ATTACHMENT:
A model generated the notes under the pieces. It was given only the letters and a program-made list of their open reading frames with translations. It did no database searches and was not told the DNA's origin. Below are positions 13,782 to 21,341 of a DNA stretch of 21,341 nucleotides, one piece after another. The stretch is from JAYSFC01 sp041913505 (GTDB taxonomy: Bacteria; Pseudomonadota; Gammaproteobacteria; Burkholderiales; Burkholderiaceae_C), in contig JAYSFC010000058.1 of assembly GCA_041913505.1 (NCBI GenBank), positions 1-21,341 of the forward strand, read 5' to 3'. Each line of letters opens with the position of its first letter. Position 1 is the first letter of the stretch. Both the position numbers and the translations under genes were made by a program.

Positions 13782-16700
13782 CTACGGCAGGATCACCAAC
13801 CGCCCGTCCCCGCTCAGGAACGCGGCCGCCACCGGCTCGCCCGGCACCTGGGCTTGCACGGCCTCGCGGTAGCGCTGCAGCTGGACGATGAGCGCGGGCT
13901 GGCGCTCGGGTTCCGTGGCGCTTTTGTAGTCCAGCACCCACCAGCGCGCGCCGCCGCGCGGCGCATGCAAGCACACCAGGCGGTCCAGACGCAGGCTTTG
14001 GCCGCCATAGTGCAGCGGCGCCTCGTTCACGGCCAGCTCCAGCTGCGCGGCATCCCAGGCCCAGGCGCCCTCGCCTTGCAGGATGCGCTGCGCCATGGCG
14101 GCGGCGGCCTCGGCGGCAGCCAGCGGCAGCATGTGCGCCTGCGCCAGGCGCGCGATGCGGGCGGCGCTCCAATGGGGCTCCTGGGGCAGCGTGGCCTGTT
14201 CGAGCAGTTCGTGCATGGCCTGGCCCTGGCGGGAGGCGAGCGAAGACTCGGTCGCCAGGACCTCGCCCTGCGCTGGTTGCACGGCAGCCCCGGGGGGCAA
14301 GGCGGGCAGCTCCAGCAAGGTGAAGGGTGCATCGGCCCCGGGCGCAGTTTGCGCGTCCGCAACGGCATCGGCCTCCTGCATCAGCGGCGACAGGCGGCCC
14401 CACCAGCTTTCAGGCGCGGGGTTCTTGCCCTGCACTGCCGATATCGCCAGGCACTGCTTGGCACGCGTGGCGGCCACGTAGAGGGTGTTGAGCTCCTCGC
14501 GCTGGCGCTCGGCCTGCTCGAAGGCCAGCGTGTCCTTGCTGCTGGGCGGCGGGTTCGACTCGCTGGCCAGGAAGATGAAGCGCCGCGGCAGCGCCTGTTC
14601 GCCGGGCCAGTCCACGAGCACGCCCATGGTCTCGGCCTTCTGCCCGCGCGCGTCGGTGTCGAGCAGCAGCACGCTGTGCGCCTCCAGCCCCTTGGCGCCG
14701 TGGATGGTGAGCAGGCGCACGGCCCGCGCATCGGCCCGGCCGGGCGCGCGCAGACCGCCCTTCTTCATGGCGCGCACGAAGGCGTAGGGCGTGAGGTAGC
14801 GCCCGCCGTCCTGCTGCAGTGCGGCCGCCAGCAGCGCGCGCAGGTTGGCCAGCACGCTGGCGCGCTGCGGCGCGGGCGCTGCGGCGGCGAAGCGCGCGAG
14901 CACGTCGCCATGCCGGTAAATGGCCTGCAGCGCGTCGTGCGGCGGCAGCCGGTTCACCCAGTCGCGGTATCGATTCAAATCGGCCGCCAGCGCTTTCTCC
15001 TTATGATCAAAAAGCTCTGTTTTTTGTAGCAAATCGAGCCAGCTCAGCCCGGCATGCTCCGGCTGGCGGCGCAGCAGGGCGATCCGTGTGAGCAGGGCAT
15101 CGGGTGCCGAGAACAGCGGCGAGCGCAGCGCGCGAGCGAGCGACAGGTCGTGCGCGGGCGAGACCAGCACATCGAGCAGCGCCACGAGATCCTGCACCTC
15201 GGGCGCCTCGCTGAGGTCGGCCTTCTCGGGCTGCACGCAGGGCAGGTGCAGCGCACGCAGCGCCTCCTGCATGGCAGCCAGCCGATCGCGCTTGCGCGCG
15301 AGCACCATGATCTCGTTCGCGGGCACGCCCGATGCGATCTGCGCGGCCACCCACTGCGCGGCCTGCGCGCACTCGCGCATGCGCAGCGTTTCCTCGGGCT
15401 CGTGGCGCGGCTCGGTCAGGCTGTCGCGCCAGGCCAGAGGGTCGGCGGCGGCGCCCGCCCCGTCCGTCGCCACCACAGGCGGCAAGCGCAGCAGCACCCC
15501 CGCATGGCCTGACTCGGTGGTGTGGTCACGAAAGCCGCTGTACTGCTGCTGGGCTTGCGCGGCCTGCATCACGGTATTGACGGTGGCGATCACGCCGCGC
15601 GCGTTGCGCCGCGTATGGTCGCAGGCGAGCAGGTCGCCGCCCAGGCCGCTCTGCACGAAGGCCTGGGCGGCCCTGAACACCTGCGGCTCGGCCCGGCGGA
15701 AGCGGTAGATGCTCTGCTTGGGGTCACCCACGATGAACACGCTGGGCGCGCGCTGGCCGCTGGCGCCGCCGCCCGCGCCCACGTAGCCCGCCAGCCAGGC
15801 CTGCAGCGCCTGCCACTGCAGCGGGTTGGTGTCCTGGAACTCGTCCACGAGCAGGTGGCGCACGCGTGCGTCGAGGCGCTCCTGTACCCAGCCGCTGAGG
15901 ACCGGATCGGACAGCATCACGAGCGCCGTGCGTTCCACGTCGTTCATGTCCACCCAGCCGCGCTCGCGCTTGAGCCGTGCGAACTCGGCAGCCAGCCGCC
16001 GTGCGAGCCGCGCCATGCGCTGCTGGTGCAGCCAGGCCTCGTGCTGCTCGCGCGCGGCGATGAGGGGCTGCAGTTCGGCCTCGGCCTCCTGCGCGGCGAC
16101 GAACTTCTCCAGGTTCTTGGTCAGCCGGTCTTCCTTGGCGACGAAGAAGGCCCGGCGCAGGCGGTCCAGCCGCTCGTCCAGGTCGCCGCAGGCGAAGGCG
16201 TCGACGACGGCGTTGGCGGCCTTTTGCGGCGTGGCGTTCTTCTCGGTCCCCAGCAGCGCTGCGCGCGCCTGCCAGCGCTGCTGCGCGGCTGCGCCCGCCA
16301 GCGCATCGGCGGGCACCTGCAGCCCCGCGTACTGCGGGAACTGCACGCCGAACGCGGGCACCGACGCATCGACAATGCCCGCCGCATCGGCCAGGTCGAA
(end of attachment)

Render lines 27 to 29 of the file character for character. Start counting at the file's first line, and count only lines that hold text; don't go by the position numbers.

16101 GAACTTCTCCAGGTTCTTGGTCAGCCGGTCTTCCTTGGCGACGAAGAAGGCCCGGCGCAGGCGGTCCAGCCGCTCGTCCAGGTCGCCGCAGGCGAAGGCG
16201 TCGACGACGGCGTTGGCGGCCTTTTGCGGCGTGGCGTTCTTCTCGGTCCCCAGCAGCGCTGCGCGCGCCTGCCAGCGCTGCTGCGCGGCTGCGCCCGCCA
16301 GCGCATCGGCGGGCACCTGCAGCCCCGCGTACTGCGGGAACTGCACGCCGAACGCGGGCACCGACGCATCGACAATGCCCGCCGCATCGGCCAGGTCGAA